Australian firm appeals to landowners with new PV development model


From pv magazine Australia

On quick inspection, RELA Australia looks like a solar lease buyout company, which it is. But its scope, especially for new projects, travels deeper. The company has set up what it describes as a “marketplace” for willing landholders and developers.

In a way, the model is an inversion of the business-as-usual approach. That is, interested landowners approach RELA, and it then assesses the viability of their property as a developer would, by considering things like grid-connection points and capacity, solar and wind resources. If a property is suitable, RELA approaches developers in a closed tender format, iterating the requirements of the landholder. If a match is made, RELA continues to work with the landowner to assess proposals, table lease contracts, and manage the process.

“We bring the same skillset as the developer, but to the benefit of the landowner,” RELA Australia Director Michael Katz told pv magazine. “For the marketplace to function, landowners need to be equipped with same resources and knowledge as the developers have.”

Broadly speaking, the philosophy behind the company focuses on the idea that by better informing landowners, greater confidence and trust can be developed, and this ultimately helps to realize superior projects more smoothly.

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This same sentiment was largely borne out in a study published by the New South Wales government in March on the renewable sector’s land-use conflicts with agriculture. In the review, the government said that far more effort needs to go into providing “accessible” information to landholders and their communities. It suggested that both governments and the renewable energy sector should publish standard agreement “templates,” as well as timely indicative lease prices to boost transparency.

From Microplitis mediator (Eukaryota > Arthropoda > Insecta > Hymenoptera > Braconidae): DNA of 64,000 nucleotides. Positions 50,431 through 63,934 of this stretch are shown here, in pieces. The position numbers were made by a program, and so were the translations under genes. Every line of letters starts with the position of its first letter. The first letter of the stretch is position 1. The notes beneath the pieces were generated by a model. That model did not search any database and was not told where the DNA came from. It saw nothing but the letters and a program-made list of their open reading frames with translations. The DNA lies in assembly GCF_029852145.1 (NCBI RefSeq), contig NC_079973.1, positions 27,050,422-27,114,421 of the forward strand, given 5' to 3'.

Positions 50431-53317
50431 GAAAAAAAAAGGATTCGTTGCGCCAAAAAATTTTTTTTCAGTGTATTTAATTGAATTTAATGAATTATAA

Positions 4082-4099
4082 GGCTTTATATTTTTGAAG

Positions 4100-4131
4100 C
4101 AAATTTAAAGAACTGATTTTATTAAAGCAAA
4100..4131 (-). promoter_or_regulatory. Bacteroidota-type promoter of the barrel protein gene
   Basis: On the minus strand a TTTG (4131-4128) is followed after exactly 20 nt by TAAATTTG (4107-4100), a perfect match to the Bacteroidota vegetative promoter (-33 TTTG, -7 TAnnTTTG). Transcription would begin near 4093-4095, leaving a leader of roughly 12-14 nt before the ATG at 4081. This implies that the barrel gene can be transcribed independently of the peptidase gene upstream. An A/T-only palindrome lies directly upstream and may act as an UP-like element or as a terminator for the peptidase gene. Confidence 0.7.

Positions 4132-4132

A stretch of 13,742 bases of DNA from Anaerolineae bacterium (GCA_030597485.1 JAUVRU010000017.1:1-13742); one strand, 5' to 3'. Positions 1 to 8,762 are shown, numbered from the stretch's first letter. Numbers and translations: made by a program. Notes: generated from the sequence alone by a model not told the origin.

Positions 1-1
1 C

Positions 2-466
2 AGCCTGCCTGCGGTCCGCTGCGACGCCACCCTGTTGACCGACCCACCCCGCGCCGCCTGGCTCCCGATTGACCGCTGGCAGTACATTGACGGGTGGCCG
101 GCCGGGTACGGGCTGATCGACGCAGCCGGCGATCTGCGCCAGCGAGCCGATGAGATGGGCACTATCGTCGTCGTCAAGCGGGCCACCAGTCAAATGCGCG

Katz and RELA Australia Director Co-Director Eren Rimmer both have backgrounds in renewables, and they saw that they could leverage their industry knowledge to make projects happen in a different way. They say the company has “struck a chord” with landowners, but developers have also been excited by the concept, as it cuts the notoriously tricky human aspect out of their workloads.

To continue reading, please visit our pv magazine Australia website.

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